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Running Bad

Running Bad When you run bad at poker it is the most unpleasant experience and psychologically it is akin to the stages you go through with a new girlfriend (I mean girlfriend here not short term humping acquaintance) to whom you were initially physically attracted whilst overlooking the incompatibility issues which you would otherwise take account of had she not made you feel so unusually horny.

At first there is a sort of honeymoon period where it is very easy to overlook what would ordinarily be quite irritating personal traits (unfortunate bad-beats) and eventually the downside (downswing) becomes more unpleasant than the joy you get from actually playing (humping) and eventually you have your first argument (audible moan at the poker table).

Subsequent to that your propensity to argue becomes greatly increased and not only are you more likely to argue (moan and complain about your bad-beats) but also, more importantly, you go to the extreme reaction much more quickly.

If you consider the intensity of an argument it can be anything from a mild to a raging argument and after a few arguments you tend to go straight to “the red zone” much quicker and eventually you automatically go straight to raging anger.

This is how the psychology of running bad playing poker can work in your mind. What starts as an irritating misfortune, perhaps mixed with a feeling of injustice (especially when your bad-beat has the added dimension of a monkey brained opponent making a decision consistent with their IQ) gradually increases in intensity to the point where you can start playing a new session on a new day and the very first time you perceive any form of miss-fortune has hit you, it registers in your psyche as an unbearable injustice that drives you insane.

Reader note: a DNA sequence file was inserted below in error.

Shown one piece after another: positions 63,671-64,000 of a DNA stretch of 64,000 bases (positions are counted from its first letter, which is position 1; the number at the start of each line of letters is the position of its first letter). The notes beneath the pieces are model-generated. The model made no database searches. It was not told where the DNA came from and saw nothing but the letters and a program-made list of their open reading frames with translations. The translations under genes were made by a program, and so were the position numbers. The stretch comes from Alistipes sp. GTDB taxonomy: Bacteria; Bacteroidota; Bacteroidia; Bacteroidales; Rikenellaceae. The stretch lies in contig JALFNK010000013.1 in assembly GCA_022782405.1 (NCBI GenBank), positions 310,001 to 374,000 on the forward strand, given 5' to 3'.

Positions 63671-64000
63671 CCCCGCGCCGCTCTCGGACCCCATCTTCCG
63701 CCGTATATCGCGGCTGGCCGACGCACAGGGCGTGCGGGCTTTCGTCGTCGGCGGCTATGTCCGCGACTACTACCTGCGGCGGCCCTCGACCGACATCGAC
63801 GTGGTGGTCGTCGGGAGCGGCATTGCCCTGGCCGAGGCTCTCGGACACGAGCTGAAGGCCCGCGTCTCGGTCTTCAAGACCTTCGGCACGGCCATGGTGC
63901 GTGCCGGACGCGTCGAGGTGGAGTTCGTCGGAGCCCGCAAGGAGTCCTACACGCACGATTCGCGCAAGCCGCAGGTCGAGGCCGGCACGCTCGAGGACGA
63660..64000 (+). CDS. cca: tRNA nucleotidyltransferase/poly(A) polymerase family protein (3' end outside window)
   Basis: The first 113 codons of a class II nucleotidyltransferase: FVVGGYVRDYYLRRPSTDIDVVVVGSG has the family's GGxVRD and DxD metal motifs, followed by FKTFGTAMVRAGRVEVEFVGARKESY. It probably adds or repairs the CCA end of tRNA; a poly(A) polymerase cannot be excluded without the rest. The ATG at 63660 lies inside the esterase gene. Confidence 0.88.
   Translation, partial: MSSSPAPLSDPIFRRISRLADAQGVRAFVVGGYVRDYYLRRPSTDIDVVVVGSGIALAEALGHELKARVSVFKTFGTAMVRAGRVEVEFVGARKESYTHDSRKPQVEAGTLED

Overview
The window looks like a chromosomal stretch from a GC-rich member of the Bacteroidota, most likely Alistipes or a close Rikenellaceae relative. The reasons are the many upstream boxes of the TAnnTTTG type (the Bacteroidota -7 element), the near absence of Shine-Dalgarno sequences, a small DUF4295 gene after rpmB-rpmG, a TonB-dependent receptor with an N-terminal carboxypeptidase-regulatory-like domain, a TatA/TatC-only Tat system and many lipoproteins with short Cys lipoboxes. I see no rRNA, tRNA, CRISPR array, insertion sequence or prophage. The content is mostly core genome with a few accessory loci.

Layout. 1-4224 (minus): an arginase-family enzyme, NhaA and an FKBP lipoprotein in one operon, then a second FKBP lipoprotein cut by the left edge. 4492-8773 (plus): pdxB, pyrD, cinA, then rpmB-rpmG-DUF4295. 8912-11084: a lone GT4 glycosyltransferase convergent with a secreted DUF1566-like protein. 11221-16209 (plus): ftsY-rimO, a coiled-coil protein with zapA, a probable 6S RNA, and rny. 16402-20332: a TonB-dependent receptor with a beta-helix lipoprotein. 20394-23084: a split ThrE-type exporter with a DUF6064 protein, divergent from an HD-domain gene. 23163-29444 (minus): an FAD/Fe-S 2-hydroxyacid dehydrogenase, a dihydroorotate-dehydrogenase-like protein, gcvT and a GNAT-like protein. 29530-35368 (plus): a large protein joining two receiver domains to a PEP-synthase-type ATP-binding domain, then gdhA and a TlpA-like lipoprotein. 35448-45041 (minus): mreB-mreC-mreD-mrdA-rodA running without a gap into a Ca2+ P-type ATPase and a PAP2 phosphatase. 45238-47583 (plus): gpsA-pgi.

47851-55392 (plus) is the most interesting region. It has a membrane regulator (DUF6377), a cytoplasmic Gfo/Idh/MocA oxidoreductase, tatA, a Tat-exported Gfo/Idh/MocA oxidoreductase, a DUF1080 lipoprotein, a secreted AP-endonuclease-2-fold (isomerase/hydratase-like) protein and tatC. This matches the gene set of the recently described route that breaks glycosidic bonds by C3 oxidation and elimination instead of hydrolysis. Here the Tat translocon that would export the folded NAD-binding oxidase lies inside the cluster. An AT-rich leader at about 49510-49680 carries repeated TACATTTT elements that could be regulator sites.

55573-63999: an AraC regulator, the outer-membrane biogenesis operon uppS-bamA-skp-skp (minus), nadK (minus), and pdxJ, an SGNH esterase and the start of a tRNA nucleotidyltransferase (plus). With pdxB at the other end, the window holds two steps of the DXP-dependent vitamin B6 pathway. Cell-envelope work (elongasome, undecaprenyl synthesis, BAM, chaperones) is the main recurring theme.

It is almost as if there is a thermometer in your brain that heats up quickly but cools down extremely slowly and you start off “hot” waiting for and expecting the reason to blow up.

You will become completely paranoid regarding all potential variables that you perceive could be affecting your performance and every consideration you have will always tend towards the most paranoid conclusion and will always regard the last possible reason for the losses as your own decision making.

The reality is, that when you are running badly, you become overly anxious to win the hand or not to lose the hand at the expense of optimal play. (This does not mean you are not being unlucky, just that when you are or think you are being unlucky you also tend to unwittingly play below your best).

You cannot recognise it as the actions you take make total sense to you at the time you make them. This is similar to the mistake that many young school children make when completing simultaneous equations. If they miss a step or make an error that they do not recognise at the time, then all subsequent decisions make total sense at the time and in light of the immediate previous step but, because they “missed” an error earlier on, the overall position will always be inherently flawed.

You are convinced beyond any doubt that you have done nothing wrong and in poker terms the only rational explanation in your mind is that miss-fortune adversely affected the result.

When you play online the site “is bent” you have a “jinxed” account. You are convinced that it is “not your turn” to win as the network ensures that all players have their “lucky days” and “unlucky days” and you are on the “unlucky” cycle.